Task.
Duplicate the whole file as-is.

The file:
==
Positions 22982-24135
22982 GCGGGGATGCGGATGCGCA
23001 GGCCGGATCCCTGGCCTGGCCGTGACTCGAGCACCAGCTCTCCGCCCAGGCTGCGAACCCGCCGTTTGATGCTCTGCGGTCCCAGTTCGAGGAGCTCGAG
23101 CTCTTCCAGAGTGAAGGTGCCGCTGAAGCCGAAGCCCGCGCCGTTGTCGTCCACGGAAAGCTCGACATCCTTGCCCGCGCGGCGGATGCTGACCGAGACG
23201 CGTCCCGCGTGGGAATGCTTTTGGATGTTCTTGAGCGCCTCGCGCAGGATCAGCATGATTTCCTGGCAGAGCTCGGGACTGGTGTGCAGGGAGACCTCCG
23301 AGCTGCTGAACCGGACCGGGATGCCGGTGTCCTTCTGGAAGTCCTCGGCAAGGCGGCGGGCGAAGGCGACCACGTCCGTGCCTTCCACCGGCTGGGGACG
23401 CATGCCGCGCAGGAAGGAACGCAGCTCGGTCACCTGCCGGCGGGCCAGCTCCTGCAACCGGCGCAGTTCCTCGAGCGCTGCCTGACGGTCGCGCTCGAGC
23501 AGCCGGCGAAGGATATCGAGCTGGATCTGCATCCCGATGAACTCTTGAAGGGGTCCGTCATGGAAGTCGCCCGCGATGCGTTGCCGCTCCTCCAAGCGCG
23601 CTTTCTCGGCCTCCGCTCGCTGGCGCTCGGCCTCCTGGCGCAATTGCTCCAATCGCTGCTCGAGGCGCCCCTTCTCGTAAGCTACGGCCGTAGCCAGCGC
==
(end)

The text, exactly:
Positions 22982-24135
22982 GCGGGGATGCGGATGCGCA
23001 GGCCGGATCCCTGGCCTGGCCGTGACTCGAGCACCAGCTCTCCGCCCAGGCTGCGAACCCGCCGTTTGATGCTCTGCGGTCCCAGTTCGAGGAGCTCGAG
23101 CTCTTCCAGAGTGAAGGTGCCGCTGAAGCCGAAGCCCGCGCCGTTGTCGTCCACGGAAAGCTCGACATCCTTGCCCGCGCGGCGGATGCTGACCGAGACG
23201 CGTCCCGCGTGGGAATGCTTTTGGATGTTCTTGAGCGCCTCGCGCAGGATCAGCATGATTTCCTGGCAGAGCTCGGGACTGGTGTGCAGGGAGACCTCCG
23301 AGCTGCTGAACCGGACCGGGATGCCGGTGTCCTTCTGGAAGTCCTCGGCAAGGCGGCGGGCGAAGGCGACCACGTCCGTGCCTTCCACCGGCTGGGGACG
23401 CATGCCGCGCAGGAAGGAACGCAGCTCGGTCACCTGCCGGCGGGCCAGCTCCTGCAACCGGCGCAGTTCCTCGAGCGCTGCCTGACGGTCGCGCTCGAGC
23501 AGCCGGCGAAGGATATCGAGCTGGATCTGCATCCCGATGAACTCTTGAAGGGGTCCGTCATGGAAGTCGCCCGCGATGCGTTGCCGCTCCTCCAAGCGCG
23601 CTTTCTCGGCCTCCGCTCGCTGGCGCTCGGCCTCCTGGCGCAATTGCTCCAATCGCTGCTCGAGGCGCCCCTTCTCGTAAGCTACGGCCGTAGCCAGCGC